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DigitAll: Innovation and technology for gender equality

Opening the International Women's Day celebration, Prof Puleng LenkaBula, the Principal and Vice-Chancellor (VC) of Unisa, emphasised the importance of sustaining herstories/histories of women leaders in the university. Giving a boost to the global theme DigitAll: Innovation and Technology for Gender Equality, she encouraged the audience to pay attention to gender inequalities within digital systems.

Prof Puleng LenkaBula, Principal and Vice-Chancellor of Unisa

Organised by the VC's office, the Unisa Women's Forum (UWF) and the South African Women in Dialogue (SAWID), the hybrid event took place at the ZK Matthews Hall, Muckleneuk Campus, on 8 March 2023.

LenkaBula said the university has a valuable role in ensuring that the digital systems or the development made in society should not widen gender, economic and class inequalities. She remarked that digital developments tend to widen the economic and societal gaps between the rich and the poor. "We can change these threats to transformation through education," she said. She also cautioned that Africans do not own digital systems, thereby exploring a place for women to develop gender-conscious digital systems.

Rethinking digital systems

In her address, the VC deliberated on the theme and how it resonates with the university's 150th anniversary. She encouraged Unisa women to tap into the resources and archives with valuable information on women's roles and participation at the university throughout the years. She firmly believes that ignored participation of women leads to a fading herstory.

In addition, LenkaBula urged the audience to think and rethink the place of digital systems in a gender context. "We need to ensure that digital systems do not promote gender inequality," she stated. She additionally explored cyber security and the lack of access to digital systems. Through engaged scholarship, she said: "We need to close the gaps, create employment opportunities and empower our communities."

Elinor Sisulu, Executive Director of Puku Foundation and keynote speaker

Giving a keynote address, Elinor Sisulu, the Executive Director of Puku Foundation, tapped into transformation issues around digitisation. She shared about the work the foundation and Unisa have done through the university's Department of African Languages. Her address focused on the importance of literature and indigenous knowledge systems in emancipating women and girls.  

She also explained the connection between her work and Unisa's decolonisation project that seeks to reclaim African languages and identities, among other efforts. "There is a reading crisis in South Africa," she said. Sisulu emphasised the importance of reclaiming the language and identities of Africans through reading and sharing our languages on online platforms. She maintained that many challenges in the 21st century could be solved if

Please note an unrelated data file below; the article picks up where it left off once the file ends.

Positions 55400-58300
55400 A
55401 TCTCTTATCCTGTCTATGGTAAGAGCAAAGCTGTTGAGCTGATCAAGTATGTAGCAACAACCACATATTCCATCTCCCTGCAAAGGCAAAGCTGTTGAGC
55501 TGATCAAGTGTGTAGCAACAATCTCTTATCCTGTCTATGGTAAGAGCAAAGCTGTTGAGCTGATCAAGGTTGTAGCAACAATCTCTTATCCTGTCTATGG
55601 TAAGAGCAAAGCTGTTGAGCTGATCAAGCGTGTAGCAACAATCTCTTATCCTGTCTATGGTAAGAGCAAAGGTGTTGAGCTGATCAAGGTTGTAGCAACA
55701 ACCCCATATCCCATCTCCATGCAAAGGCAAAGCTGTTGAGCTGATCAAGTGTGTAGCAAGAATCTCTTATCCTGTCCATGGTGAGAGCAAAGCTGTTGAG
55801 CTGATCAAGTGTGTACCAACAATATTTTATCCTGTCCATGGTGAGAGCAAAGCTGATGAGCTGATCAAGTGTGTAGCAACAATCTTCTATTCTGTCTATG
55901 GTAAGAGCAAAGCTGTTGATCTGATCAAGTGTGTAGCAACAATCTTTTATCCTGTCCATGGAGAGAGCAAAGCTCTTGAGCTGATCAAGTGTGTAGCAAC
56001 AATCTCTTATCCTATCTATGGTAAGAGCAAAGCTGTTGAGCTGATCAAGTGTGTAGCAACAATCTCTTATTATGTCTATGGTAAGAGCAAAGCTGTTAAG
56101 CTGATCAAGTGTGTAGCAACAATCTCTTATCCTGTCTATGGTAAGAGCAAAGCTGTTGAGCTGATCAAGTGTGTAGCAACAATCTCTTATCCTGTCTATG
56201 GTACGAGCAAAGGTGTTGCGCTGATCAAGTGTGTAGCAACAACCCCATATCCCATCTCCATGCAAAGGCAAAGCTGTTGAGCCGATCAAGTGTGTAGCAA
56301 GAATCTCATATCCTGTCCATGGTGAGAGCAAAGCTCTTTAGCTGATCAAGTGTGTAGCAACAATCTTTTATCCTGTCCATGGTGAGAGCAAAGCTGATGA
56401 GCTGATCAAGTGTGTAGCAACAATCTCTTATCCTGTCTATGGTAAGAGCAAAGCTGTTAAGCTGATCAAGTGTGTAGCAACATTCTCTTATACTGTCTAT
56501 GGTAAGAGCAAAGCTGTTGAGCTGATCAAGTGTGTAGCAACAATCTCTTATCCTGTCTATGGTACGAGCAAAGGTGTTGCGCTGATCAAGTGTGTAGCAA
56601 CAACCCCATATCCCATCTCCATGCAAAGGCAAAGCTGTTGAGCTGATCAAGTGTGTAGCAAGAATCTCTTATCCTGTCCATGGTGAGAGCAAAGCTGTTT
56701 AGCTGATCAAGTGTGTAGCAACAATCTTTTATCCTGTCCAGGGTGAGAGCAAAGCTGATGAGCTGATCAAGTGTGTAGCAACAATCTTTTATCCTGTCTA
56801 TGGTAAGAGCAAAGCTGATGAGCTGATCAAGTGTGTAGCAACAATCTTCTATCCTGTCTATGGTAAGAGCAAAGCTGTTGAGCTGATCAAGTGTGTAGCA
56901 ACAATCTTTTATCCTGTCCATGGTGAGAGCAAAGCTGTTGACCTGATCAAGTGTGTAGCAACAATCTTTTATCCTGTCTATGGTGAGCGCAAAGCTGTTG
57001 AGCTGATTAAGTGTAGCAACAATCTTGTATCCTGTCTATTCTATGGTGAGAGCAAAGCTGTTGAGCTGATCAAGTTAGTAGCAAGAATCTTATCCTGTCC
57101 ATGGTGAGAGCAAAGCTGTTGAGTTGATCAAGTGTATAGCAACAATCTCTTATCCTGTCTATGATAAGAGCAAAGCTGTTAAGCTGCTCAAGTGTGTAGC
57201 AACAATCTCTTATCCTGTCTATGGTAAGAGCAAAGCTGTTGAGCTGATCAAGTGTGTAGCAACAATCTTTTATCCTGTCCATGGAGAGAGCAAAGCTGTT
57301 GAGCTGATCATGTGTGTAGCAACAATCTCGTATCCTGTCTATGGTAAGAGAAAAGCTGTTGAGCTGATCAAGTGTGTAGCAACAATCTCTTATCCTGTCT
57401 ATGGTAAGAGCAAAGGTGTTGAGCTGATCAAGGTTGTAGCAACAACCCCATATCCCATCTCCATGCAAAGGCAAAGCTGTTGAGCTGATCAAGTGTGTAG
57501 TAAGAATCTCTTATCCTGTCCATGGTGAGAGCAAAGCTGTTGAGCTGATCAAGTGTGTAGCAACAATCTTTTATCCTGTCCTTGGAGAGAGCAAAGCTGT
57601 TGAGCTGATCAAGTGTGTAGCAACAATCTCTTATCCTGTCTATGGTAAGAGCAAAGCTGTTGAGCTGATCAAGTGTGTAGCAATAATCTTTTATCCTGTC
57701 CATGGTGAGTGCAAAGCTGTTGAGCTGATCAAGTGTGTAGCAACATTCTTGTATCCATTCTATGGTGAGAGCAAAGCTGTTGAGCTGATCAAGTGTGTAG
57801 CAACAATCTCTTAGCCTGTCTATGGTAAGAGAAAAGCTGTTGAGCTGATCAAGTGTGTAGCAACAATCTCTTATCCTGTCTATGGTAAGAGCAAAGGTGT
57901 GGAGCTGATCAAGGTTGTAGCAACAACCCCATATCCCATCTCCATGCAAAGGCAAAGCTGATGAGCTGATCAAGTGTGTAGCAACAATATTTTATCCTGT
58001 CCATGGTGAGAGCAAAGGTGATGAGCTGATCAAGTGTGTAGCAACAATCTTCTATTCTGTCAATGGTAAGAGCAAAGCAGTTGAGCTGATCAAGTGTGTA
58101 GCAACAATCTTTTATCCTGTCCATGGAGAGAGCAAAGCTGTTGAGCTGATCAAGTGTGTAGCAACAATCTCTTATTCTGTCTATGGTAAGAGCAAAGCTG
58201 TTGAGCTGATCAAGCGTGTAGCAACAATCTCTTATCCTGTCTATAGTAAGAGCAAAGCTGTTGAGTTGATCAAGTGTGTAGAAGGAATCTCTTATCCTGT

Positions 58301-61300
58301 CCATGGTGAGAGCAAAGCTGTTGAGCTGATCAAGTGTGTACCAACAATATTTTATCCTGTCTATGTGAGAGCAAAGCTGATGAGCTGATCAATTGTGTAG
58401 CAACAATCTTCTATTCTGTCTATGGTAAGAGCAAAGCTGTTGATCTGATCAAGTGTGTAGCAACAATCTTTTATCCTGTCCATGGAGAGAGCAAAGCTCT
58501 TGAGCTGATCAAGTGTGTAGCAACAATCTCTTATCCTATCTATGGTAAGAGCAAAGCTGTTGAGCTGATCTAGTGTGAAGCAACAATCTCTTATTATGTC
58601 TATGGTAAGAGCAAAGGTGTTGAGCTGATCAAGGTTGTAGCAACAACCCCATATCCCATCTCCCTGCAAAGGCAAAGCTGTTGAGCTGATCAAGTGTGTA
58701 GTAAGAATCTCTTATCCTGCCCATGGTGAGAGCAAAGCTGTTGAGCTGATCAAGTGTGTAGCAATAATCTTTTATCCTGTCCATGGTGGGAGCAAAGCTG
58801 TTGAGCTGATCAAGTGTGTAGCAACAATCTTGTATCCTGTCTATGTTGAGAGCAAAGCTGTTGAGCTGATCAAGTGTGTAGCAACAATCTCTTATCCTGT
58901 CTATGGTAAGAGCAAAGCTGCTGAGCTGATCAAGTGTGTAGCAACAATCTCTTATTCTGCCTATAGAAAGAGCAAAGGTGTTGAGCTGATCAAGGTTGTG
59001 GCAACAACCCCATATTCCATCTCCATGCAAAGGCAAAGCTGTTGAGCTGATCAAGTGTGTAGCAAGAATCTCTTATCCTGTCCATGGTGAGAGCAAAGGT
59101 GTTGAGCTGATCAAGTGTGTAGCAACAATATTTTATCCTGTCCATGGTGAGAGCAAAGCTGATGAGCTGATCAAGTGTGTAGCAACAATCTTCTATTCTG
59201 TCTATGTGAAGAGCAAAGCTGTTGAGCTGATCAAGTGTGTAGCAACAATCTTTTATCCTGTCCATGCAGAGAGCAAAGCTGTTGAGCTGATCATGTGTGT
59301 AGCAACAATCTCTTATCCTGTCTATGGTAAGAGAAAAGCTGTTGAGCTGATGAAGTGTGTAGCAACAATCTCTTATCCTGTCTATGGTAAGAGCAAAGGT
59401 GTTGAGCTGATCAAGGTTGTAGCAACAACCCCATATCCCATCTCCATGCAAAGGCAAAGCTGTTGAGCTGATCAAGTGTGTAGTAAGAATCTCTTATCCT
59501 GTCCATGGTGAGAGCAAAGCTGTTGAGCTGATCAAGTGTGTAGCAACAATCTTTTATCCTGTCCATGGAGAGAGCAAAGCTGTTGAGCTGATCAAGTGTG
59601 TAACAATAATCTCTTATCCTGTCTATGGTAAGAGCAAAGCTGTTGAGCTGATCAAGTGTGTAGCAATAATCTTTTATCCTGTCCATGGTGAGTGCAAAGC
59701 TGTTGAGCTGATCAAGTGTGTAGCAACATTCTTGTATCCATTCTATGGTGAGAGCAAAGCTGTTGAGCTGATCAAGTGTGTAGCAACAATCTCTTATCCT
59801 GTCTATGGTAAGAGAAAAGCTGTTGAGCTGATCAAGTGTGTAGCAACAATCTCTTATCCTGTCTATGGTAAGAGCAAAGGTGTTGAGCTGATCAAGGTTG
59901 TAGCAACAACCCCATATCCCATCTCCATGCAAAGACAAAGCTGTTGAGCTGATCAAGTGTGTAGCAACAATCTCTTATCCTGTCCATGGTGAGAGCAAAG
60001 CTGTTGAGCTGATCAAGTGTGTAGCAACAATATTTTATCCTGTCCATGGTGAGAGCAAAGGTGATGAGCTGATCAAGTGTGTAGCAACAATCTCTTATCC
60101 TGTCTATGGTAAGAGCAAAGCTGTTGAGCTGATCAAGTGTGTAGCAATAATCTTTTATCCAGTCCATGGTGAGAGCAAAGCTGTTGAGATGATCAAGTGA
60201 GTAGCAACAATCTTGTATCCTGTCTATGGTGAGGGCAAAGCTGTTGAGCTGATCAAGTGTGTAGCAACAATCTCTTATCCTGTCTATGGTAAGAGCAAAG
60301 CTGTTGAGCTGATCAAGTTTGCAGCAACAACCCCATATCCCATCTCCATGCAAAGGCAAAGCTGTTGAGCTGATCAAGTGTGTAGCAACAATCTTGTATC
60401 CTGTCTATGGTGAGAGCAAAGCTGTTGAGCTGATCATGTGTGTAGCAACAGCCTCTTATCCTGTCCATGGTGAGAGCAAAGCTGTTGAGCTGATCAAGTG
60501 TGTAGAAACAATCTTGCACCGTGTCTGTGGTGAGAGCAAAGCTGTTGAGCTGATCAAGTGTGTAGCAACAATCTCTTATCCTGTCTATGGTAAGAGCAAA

indigenous knowledge systems are sustained.

Not yet Uhuru!

Joining the discourse on another issue that affects women, Qhama Mati, the Deputy Chairperson of Unisa's National Student Representative, spoke boldly about the persistent gender struggles of young women. "Societies continue to be hostile to young women. If it is not femicide, it is rape or sexual harassment," she said. Mati expressed that it is disheartening that in the 21st century, young women still exchange sex for jobs. Furthermore, she stressed that young women are forced to sleep with older men to keep their jobs. "These issues are often overlooked when developing solutions," she asserted.

Qhama Mati, Deputy Chairperson of the NSRC

The Executive Director of SAWID, Girlie Madumezulu, agreed with Mati that women should take time to address gender disparities, especially on occasions such as women's day. She said: "The more we put women in positions of power, the more we have formidable challenges." She continued: "Nominating and appointing women is not enough; women leaders need collective support. Unfortunately, it is not yet Uhuru!"

Representing UN Women, Ayanda Mvimbi addressed the unequal pay and gender divide that increases gender inequality. She argued that the issue remains a collective challenge across the country. To achieve sustainable development goal five of gender equality, she stressed a need to work hard to shift the gender paradigm.

From songs to a flag parade and profound presentations from women leaders, the Unisa International Women's Day celebration was colourful and festive. 

*By Lesego Chiloane-Ravhudzulo, Journalist, Department of Institutional Advancement

Publish date: 2023-03-10 00:00:00.0